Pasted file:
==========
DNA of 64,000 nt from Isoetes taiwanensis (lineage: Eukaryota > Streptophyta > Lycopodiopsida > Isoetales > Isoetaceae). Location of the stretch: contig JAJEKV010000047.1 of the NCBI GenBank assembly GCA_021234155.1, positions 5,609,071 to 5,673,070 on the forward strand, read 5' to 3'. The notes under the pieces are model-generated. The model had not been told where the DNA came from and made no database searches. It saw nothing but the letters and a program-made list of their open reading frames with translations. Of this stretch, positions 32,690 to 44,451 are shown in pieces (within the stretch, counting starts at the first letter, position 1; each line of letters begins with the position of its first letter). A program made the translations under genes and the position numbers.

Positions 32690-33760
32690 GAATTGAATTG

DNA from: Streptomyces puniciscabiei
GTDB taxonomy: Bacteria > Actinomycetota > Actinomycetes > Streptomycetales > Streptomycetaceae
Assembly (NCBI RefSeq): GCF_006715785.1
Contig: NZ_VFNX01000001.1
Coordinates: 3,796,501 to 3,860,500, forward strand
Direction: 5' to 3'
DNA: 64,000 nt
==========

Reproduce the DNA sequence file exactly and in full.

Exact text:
DNA of 64,000 nt from Isoetes taiwanensis (lineage: Eukaryota > Streptophyta > Lycopodiopsida > Isoetales > Isoetaceae). Location of the stretch: contig JAJEKV010000047.1 of the NCBI GenBank assembly GCA_021234155.1, positions 5,609,071 to 5,673,070 on the forward strand, read 5' to 3'. The notes under the pieces are model-generated. The model had not been told where the DNA came from and made no database searches. It saw nothing but the letters and a program-made list of their open reading frames with translations. Of this stretch, positions 32,690 to 44,451 are shown in pieces (within the stretch, counting starts at the first letter, position 1; each line of letters begins with the position of its first letter). A program made the translations under genes and the position numbers.

Positions 32690-33760
32690 GAATTGAATTG

DNA from: Streptomyces puniciscabiei
GTDB taxonomy: Bacteria > Actinomycetota > Actinomycetes > Streptomycetales > Streptomycetaceae
Assembly (NCBI RefSeq): GCF_006715785.1
Contig: NZ_VFNX01000001.1
Coordinates: 3,796,501 to 3,860,500, forward strand
Direction: 5' to 3'
DNA: 64,000 nt